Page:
S.1 Dangerous Dogs Act 1991, Banned Breeds, Breed Specific Legislation, BSL, Pit Bull Terriers
When the Dangerous Dogs Act 1991 came into force, it created a list of prohibited dog breeds. Section 1 of the Act banned owning, trading, or breeding from these types of dog:
- Pit Bull Terrier
- Japanese Tosa
- Dogo Argentino
- Fila Brasileiro
The law doesn’t consider whether the dog has acted aggressively to other dogs or people. It focuses on whether the dog has sufficient characteristics to be identified as one of the types named above. Through this article, we will refer mainly to pit bull terriers as they are the most common of the 4 prohibited types.
The legislation has been criticised for being a blunt instrument. 30 years after the law was passed, it is still controversial as many people believe that pit bull terriers are capable of being safely kept as family pets, while other breeds of dog are capable of causing serious injury if they are not kept under control.
Investigation and Prosecution
It is important to understand that the official “breed” of the suspected dog is irrelevant. As “pit bull terrier” is not a breed recognised by the Kennel Club, the examination focuses specifically on “type”. This means that even if a pet is bought as an American bulldog or Staffordshire bulldog (for example), it may still be typed as a pit bull and is banned by the legislation.
If the police suspect that an animal is a prohibited dog breed, they have the power to seize it. The dog will then be taken to approved kennels, so that it can be assessed by an expert. This expert will produce a report, assessing the characteristics of the dog. This can include the dog’s behaviour, but that is not conclusive. If that report determines that the dog has enough characteristics to be identified as a banned type, the owner could be charged under s.1 of the Dangerous Dogs Act 1991.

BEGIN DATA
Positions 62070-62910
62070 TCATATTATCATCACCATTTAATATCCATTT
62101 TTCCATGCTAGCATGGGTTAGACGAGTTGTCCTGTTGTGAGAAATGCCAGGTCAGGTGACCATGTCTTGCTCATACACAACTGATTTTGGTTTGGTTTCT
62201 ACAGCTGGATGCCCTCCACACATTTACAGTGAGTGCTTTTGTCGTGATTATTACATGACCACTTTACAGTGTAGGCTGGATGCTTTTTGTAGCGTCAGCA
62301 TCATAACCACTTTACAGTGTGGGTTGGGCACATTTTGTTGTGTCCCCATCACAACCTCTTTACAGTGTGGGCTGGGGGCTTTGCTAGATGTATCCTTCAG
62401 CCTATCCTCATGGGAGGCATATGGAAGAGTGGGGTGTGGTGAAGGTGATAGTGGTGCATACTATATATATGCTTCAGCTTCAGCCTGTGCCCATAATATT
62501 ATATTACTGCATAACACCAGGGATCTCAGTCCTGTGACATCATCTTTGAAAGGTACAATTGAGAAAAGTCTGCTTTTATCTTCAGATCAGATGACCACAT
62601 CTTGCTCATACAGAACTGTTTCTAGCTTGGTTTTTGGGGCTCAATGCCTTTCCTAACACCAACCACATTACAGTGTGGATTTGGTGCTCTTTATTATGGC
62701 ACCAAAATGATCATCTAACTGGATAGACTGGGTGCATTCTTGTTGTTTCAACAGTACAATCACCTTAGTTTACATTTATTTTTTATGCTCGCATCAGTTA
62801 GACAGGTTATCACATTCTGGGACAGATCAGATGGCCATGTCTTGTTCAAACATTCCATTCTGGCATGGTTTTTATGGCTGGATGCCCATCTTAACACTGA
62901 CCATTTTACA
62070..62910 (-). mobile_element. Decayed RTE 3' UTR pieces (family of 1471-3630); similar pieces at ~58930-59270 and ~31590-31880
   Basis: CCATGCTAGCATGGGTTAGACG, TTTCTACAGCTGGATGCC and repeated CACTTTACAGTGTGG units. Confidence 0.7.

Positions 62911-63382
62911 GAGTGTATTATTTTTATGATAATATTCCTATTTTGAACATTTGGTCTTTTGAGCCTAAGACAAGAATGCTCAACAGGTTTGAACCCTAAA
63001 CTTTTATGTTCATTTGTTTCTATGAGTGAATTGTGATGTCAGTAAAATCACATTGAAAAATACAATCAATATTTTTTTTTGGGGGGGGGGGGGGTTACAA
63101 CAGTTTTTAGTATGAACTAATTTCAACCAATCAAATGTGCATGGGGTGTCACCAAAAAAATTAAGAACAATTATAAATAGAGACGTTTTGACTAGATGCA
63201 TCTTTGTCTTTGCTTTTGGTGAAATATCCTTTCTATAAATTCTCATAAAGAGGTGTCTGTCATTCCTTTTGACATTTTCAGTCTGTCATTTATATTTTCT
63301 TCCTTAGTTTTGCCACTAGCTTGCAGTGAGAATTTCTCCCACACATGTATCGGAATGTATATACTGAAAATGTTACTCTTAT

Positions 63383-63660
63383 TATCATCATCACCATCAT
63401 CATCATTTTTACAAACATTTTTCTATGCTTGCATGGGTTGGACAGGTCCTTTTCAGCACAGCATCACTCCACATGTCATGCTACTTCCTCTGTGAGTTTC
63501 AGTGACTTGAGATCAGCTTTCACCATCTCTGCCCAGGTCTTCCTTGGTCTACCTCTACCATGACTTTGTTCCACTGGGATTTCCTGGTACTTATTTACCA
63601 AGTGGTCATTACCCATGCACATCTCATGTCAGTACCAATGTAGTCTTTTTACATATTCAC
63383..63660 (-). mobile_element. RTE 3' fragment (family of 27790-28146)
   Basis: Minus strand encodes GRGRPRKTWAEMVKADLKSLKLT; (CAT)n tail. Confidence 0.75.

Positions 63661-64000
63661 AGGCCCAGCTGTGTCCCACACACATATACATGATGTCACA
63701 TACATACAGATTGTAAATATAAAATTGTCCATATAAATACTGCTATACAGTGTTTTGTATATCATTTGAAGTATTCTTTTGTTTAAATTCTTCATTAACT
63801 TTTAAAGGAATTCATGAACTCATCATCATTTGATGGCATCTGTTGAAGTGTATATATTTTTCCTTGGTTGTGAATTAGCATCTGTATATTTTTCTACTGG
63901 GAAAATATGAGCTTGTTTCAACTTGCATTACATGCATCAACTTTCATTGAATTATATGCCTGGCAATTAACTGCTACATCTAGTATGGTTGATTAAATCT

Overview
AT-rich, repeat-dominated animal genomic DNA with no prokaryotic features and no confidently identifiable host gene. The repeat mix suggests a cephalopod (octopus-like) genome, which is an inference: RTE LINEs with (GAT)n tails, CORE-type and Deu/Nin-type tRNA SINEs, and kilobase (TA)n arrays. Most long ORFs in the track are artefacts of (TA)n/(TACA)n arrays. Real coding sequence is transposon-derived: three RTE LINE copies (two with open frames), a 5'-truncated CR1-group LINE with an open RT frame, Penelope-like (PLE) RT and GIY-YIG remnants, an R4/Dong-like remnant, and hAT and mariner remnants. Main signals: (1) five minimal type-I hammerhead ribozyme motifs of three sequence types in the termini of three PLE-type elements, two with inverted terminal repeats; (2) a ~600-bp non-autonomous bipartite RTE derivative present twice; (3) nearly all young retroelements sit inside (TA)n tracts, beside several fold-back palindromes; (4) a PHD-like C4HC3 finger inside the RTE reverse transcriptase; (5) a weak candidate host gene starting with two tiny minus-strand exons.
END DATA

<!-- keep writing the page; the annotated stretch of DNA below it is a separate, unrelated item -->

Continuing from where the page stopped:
This is a summary only offence, so it can only be heard in the Magistrates’ Court. However, this means that a conviction for this offence or the sentence passed by the magistrates can be appealed to the Crown Court.
If the dog owner is charged with the criminal offence of owning a prohibited type of dog, the burden of proof falls on them to prove the dog is not a banned breed. While it is unusual for the defendant to have to prove their innocence, it is lawful and shows the importance of assessing the evidence before proceeding to a trial.
It is not always necessary for a criminal prosecution, for example when someone adopts a puppy without realising it could develop pit bull type characteristics as it matures. In cases like this, the matter will still be taken to court as it is not legally possible to own a prohibited dog breed unless it has been exempted (see below)
Court Powers: Sentencing and Destruction Orders
If a person is found guilty of owning, trading, or breeding a banned type of dog, the maximum sentence is 6 months’ imprisonment. However, the Magistrates’ Sentencing Guidelines show that a custodial sentence is unlikely in most cases. A fine or Community Order is more likely.
However, for the seized dog the consequences are much more serious. The assumption is that animal found to be a prohibited dog breed will receive a Destruction Order. This means the animal will be put down by a vet.
The only alternative to a Destruction Order is if the defendant persuades the Court that the dog is not a danger to the public. If the Court accepts this, it will impose a Contingent Destruction Order. This would require the owner to comply with rules including:
- Registering the dog as being exempted
- Having and keeping insurance covering any potential injury caused by the dog
- Having the dog neutered or spayed
- Keeping the dog on a lead and muzzled at all times in public
- Not allowing anyone under 18 to be in charge of the dog
- Not selling or transferring ownership of the dog
If the Magistrates’ Court initially orders the dog to be put down, the owner can appeal against this decision before the Crown Court.